Ever wonder what digital content creation means? You may have heard the term bounced around the workplace, especially in your marketing department. Our step-by-step guide will take you from the definition to practice, and will be the ultimate ‘how to’ for your digital content creation.

What is digital content creation?

Digital content creation is the process by which topic ideas that appeal to your audience are created as written, visual, audio or video content. It is an effective way to communicate with, educate or entertain your audience.

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“Content is where I expect much of the real money will be made on the Internet, just as it was in broadcasting.” – Bill Gates, Content is King, 1996

How to start making digital content

Digital content creation is incredibly valuable to your marketing. Hubspot notes that content creation is a “human, helpful, and holistic” way to create a rapport with your audience. With digital marketing content writing, your brand is able to reach a vast audience as well as allow for regular analytics on your buyer persona and what they want to see from you.

There are a variety of tools out there to help you create your digital content. From digital content marketing software to free video and picture editing applications. The first step to creating your own content is to identify what you are going to need to achieve your marketing goals. Once you know what you want to achieve from your digital marketing, and what you will use to do this, the real process can begin.

The 5 ‘Ws’ of digital content creation

Step one: The ‘why’

As with so many things in business, you have to ask yourself ‘why are we creating this?’ From a business perspective, knowing your reasons for creating content drives both your return on investment and your team’s morale. Think of content creation like a cog in the engine of your business. If there is unnecessary production, resources are wasted and motivation falls, whereas focused and useful content production will boost your marketing campaigns.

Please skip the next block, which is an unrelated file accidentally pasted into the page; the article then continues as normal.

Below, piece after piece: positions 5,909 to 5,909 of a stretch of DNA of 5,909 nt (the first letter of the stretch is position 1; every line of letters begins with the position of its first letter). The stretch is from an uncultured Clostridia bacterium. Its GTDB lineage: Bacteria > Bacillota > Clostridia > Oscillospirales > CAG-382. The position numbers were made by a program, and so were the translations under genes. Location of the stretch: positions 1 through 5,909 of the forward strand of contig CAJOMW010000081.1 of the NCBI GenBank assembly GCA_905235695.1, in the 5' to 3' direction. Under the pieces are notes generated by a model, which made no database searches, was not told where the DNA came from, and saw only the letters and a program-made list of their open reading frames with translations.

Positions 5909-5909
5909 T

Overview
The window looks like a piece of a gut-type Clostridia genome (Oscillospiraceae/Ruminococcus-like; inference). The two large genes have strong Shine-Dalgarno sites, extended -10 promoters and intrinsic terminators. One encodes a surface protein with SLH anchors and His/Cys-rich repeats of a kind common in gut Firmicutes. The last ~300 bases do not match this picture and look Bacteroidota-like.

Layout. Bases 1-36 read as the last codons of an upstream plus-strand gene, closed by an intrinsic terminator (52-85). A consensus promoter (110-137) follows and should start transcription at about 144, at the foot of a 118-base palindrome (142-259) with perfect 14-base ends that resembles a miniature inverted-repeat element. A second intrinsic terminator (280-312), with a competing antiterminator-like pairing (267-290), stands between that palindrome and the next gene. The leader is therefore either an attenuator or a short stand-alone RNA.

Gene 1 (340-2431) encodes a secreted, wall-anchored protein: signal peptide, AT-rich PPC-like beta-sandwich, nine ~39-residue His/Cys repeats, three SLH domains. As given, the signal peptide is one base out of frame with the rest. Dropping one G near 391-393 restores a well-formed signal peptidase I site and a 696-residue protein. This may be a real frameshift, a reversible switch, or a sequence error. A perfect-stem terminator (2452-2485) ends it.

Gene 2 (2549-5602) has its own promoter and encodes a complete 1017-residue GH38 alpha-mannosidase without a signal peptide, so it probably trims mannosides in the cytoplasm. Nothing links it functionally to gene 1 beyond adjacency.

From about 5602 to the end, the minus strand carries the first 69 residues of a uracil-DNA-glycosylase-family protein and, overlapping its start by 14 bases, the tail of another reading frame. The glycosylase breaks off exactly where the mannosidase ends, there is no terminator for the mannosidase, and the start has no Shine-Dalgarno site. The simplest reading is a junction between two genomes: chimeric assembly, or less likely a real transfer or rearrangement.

Your content should hold value for both you and your customers.

When we create something, we think
will our customers thank us for this?

Anne Handley

Chief Content Officer of MarketingProfs and Co-founder, ClickZ.com

Step two: The ‘what’

This is the measurability side of content writing. Once you know why you are writing content, know you need to know what the content should achieve. You need to be asking yourself:

  • What should our audience get from this?
  • What is the point of this piece?
  • What analytics do we want to collect from this?

It is about taking your content to the next step. It is all well and good to create content you believe to be necessary for marketing, but now you need to identify what makes it necessary.

Essentially, you know your goals, you know your content ideas, but do you know your audience well enough? There is no point in content writing that doesn’t get read. You might feel that you would benefit from a piece of content that addresses a recent trend, but you need to ask yourself what the use of that content actually will be. Jumping on a trend might seem like a quick win for your brand awareness, but you risk frustrating your target audience with what may seem like ‘spammy’ and irrelevant content, and ignoring your long-term strategy. Creating content that you can analyze is a necessary part of regularly re-evaluating your audience and their needs, and creating a piece that covers a recent trend but isn’t relevant to your customers is not a useful addition to data.

Step three: The ‘who’

If you haven’t already identified your buyer persona, then you definitely need to. Digital content creation is about knowing your audience and who is going to interact with your online content marketing. Read our guide to learn how to map your content to your buyers’ journey.

Click to read No gaps content mapping: How to enable an irresistible buyer journey | Turtl

Traditional marketing talks at people.
Content marketing talks with them.

Doug Kessle

Co-founder and Executive Creative Director, Velocity Partners

Content creation is a conversation with your audience. Our purchase decisions are emotional decisions. With so much of today’s marketing being online, your digital content creation should be reaching people that want to hear from you.

Hubspot reports that 40% of customers expect a response when posting feedback on a social channel. Your digital marketing should aim to open that conversation as well as maintain it. In order to do that, you need to know who you are talking to.